Unfortunately I am musically educated, and when Zimmer reaches that chord in the very first track of the album, the choir starts to do a warm up with german vowels a e i o u. This is taking me out immediately, sounds silly to me. Why german vowels, for Kryptonn heritage? Of course Zimmer does not know choirs use this as warm-up all the time.

Ok, and now there are those four chords as a turn-around:
C major, A-flat major above E-flat, F major and again A-flat major above E-flat
I like that very much, it sounds inspired! There is a fanfaric short motif G-E-G-Aflat rushing to the second chord sometimes and a great fill-in from the drums in the second half of the turn-around.

So, when this appeared in the trailer I thought they edited it to the sequence of pictures, but it is really just repeating over and over again like 20 times with no remarkable change to it.

So this is the musical substance of that what is called Superman's theme.
I mean the second half of that track is four bars!!

I like the four bars, and I am not a Zimmer hater, but I hope I was able to account for why this track (as an example for the entire score) is disapointed because of lack of musical elaboration, knowledge and Inspiration.


Great analysis!

It is nice to see someone who knows music destroying this travesty of a composer.

 
 Posted:   Jun 14, 2013 - 9:49 AM   
 By:   Other Tallguy   (Member)

A small breakdown of what Zimmer calls Superman's theme (What are you going to do when you....)

...

So, sorry that I am educated in musics and just can't take this too serious. Of course Zimmer can't know this.
Diatonic improvisation to be generated in 2 minutes.

...

Unfortunately I am musically educated, and when Zimmer reaches that chord in the very first track of the album, the choir starts to do a warm up with german vowels a e i o u. This is taking me out immediately, sounds silly to me. Why german vowels, for Kryptonn heritage? Of course Zimmer does not know choirs use this as warm-up all the time.

...

I like the four bars, and I am not a Zimmer hater, but I hope I was able to account for why this track (as an example for the entire score) is disapointed because of lack of musical elaboration, knowledge and Inspiration.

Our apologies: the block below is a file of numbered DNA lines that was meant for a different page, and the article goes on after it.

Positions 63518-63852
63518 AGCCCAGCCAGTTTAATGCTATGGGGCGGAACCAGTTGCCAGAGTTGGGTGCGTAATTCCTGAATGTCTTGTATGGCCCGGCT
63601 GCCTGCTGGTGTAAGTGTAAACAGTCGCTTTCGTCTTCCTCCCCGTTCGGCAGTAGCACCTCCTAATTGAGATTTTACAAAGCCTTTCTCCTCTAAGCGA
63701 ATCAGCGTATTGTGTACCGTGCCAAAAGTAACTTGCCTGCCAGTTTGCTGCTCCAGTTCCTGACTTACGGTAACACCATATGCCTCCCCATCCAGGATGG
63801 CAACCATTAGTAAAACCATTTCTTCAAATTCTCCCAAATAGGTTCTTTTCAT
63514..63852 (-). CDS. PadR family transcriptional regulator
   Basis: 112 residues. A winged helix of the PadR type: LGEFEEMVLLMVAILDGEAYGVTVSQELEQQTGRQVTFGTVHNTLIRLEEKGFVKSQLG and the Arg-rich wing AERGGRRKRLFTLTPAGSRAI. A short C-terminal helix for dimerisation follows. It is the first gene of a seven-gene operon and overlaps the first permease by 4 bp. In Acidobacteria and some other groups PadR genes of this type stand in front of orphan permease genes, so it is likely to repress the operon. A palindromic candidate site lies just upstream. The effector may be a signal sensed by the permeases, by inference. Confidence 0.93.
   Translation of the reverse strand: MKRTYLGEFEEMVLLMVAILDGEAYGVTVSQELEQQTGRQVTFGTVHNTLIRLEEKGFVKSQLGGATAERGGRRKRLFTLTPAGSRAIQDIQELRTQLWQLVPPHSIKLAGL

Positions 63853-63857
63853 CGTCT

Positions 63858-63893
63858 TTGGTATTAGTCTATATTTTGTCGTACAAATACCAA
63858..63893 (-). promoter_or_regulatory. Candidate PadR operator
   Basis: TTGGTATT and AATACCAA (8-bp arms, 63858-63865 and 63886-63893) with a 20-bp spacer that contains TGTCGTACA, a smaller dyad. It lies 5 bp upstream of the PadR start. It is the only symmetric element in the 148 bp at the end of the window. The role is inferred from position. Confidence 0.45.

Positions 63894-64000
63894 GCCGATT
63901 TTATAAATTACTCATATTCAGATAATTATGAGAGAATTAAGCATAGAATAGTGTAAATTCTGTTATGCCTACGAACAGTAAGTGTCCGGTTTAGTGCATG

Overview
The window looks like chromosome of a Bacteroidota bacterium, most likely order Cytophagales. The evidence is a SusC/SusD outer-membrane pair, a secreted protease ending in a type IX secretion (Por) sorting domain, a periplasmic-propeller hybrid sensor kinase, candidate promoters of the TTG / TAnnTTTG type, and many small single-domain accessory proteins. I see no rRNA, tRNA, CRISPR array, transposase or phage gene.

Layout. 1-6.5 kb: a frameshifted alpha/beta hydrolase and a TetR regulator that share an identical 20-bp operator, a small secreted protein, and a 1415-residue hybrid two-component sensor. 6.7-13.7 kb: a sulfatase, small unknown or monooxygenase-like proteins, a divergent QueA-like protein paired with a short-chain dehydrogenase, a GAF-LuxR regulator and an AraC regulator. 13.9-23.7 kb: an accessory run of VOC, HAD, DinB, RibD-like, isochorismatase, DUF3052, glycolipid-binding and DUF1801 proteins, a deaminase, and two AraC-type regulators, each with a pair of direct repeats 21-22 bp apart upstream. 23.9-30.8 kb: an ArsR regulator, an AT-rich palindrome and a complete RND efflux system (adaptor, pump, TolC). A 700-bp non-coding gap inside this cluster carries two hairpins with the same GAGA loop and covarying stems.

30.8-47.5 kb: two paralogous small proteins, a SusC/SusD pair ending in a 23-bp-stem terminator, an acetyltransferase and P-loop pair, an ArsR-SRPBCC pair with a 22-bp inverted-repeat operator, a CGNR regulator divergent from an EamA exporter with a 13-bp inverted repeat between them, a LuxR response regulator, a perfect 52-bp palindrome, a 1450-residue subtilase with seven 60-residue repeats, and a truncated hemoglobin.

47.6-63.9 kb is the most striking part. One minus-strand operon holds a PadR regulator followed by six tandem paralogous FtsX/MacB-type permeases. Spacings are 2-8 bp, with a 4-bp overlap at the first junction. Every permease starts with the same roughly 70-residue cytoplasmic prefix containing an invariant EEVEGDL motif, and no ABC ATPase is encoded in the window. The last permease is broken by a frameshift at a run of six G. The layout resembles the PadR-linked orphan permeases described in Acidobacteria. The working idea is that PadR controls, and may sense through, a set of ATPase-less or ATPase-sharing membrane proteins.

Nice analysis. But why are you making the assumption that Zimmer CANNOT know these thing? That's a leap. Do you do the same thing with Danny Elfman? Or any other composers who are not classically trained?

 
 Posted:   Jun 14, 2013 - 9:52 AM   
 By:   The REAL BJBien   (Member)

We all know that a "big" name composer wouldn't do this score.

I knew John Williams wouldn't be asked, so -

I was hoping that DANNY ELFMAN might be offered the job.

Sadly, he wasn't.

James Horner's "The Amazing Spider - Man" score wasn't that great.

But, even so - his work is a thousand times better than this.

.... Michael Giacchino scoring Man of Steel - yep - He has strong themes in Star Trek. I guess he would have done the score the Justice it deserves.

Look, Zack Snyder is not your classic director! Just watch him in those interviews. All those Tattoos!

What does he know about a Symphony Orchestra!?

What does 95% of the teenage population know about a Symphony Orchestra?

He is out to please them!


You lost me at tattoos...what has that got to do with anything? He is also quiet muscular! Are these bad things for a visual storyteller to have or are all story tellers not allowed to be tattooed?

What about drugs? Where do you draw the line?

 
 Posted:   Jun 14, 2013 - 9:52 AM   
 By:   The REAL BJBien   (Member)

We all know that a "big" name composer wouldn't do this score.

I knew John Williams wouldn't be asked, so -

I was hoping that DANNY ELFMAN might be offered the job.

Sadly, he wasn't.

James Horner's "The Amazing Spider - Man" score wasn't that great.

But, even so - his work is a thousand times better than this.

.... Michael Giacchino scoring Man of Steel - yep - He has strong themes in Star Trek. I guess he would have done the score the Justice it deserves.

Look, Zack Snyder is not your classic director! Just watch him in those interviews. All those Tattoos!

What does he know about a Symphony Orchestra!?

What does 95% of the teenage population know about a Symphony Orchestra?

He is out to please them!


You lost me at tattoos...what has that got to do with anything? He is also quiet muscular! Are these bad things for a visual storyteller to have or are all story tellers not allowed to be tattooed?

What about drugs? Where do you draw the line?